California Gov. Jerry Brown has an opportunity early in his tenure to take a strong stand in favor of ocean protection. He shouldn't miss the chance.
In 1999, the Legislature approved the Marine Life Protection Act. It is a landmark piece of legislation that ought to be emulated by other coastal states.
That measure declared that California's ocean waters are a "vital asset to the state and nation," and that the diversity of species and ecosystems "is important to public health and well-being, ecological health, and ocean-dependent industry." The words were easy to write. The policy has been tough.
In an attempt to help marine life rebound from years of overfishing and other abuses, the California Fish and Game Commission under Gov. Arnold Schwarzenegger has been designating certain near-shore waters as marine reserves and other types of protected areas, where fishing is prohibited or limited.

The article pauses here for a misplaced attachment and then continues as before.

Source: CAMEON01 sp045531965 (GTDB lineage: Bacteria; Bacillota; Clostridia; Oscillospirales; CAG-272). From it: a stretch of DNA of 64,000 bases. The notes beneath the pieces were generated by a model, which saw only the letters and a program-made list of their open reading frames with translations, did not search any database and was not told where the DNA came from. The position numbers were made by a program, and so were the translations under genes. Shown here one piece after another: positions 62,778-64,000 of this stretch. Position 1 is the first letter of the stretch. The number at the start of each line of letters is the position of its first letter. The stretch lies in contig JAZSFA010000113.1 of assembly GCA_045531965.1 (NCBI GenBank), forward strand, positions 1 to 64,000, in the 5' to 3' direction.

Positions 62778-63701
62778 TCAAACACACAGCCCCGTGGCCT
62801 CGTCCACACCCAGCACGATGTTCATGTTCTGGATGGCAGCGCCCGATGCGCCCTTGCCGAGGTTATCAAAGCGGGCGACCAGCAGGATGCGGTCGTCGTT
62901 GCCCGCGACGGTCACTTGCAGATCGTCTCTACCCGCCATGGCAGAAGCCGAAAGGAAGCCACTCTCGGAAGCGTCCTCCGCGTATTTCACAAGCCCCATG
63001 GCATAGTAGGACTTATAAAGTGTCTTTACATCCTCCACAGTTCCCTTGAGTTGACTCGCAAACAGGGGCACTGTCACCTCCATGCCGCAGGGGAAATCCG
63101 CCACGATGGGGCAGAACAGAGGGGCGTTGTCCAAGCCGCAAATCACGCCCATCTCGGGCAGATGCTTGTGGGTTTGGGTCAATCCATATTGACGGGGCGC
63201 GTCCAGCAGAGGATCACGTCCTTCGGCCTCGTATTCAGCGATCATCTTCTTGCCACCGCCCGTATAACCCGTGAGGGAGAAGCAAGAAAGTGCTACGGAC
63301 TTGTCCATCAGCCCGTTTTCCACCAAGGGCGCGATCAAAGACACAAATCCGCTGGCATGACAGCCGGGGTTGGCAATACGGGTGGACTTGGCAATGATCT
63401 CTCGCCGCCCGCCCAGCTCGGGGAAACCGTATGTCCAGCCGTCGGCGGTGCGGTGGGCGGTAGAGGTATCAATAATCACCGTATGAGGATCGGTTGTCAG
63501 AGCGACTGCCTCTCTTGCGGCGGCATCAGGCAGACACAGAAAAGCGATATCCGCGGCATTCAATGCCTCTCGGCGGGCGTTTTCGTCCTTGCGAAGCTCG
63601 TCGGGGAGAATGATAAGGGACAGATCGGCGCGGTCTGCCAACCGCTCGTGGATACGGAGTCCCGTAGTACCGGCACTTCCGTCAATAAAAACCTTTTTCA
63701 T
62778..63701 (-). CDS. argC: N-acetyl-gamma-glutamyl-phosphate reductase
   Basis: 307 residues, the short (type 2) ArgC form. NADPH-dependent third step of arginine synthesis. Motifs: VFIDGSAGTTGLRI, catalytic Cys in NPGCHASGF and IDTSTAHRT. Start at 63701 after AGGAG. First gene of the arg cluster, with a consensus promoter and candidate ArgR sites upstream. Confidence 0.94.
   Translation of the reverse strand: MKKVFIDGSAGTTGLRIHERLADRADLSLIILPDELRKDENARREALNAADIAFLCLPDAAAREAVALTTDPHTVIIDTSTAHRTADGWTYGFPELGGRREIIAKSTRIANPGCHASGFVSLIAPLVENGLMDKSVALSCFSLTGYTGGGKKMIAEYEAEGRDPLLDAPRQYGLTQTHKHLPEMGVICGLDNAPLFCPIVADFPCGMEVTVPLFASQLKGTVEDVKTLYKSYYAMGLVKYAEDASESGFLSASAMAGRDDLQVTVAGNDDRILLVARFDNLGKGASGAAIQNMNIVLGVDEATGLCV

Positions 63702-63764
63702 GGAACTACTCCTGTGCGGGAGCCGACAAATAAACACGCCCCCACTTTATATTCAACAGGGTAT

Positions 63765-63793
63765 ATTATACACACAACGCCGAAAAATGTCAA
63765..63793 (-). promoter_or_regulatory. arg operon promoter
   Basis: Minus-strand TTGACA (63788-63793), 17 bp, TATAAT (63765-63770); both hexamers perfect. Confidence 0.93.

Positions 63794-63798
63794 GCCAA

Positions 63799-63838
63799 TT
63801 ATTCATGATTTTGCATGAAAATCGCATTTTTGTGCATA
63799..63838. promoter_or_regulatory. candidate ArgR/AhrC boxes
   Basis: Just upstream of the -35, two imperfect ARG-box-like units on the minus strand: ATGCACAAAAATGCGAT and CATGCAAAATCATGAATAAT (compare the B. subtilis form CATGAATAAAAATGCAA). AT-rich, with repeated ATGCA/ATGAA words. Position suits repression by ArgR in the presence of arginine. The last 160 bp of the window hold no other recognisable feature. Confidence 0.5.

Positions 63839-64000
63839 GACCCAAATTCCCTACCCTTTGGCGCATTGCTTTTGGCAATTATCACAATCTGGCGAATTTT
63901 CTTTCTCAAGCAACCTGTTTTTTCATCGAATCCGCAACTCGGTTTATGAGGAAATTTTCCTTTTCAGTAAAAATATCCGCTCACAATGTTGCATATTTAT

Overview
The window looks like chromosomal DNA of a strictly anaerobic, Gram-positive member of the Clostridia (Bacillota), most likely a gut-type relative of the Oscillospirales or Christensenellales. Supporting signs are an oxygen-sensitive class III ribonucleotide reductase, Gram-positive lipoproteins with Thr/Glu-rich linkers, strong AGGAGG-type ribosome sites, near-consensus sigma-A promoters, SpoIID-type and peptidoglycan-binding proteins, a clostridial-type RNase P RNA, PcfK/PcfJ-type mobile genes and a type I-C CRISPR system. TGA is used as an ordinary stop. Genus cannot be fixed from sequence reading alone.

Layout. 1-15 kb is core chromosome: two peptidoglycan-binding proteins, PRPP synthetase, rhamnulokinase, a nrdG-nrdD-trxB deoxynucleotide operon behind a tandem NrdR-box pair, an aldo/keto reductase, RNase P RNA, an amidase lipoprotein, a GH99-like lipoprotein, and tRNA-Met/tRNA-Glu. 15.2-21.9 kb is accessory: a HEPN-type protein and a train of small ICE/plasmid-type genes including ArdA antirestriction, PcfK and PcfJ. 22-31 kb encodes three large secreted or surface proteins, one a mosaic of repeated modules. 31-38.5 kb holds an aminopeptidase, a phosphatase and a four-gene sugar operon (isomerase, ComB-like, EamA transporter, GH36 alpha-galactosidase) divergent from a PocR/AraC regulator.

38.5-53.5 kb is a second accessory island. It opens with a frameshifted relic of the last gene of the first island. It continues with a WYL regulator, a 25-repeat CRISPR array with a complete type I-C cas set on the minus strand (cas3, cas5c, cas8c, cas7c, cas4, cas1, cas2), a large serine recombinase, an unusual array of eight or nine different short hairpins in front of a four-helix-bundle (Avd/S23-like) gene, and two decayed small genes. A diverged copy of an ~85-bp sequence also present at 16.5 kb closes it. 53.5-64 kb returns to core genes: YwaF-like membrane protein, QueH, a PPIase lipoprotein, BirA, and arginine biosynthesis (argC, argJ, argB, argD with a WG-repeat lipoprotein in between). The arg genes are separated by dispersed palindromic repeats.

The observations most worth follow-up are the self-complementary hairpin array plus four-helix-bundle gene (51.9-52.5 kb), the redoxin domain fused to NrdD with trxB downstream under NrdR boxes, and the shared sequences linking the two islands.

Some people in the commercial and sports fishing industries have become angry, understandably so. Foes have been aggressive, funding a sophisticated lobby and public relations effort.
Brown needs to ensure that all sides get a full airing of their grievances. He needs to be particularly mindful of Indians' legitimate concerns over their ancient rights to fish on the North Coast and elsewhere. But he should be wary of attempts by fishing groups to gut the clear intent of the Marine Life Protection Act – to give no-fishing zones a chance to work, as they have elsewhere in the world.
Under Schwarzenegger, the California Fish and Game Commission established marine reserves in three regions, on the South Coast, on the North Central Coast and the Central Coast.
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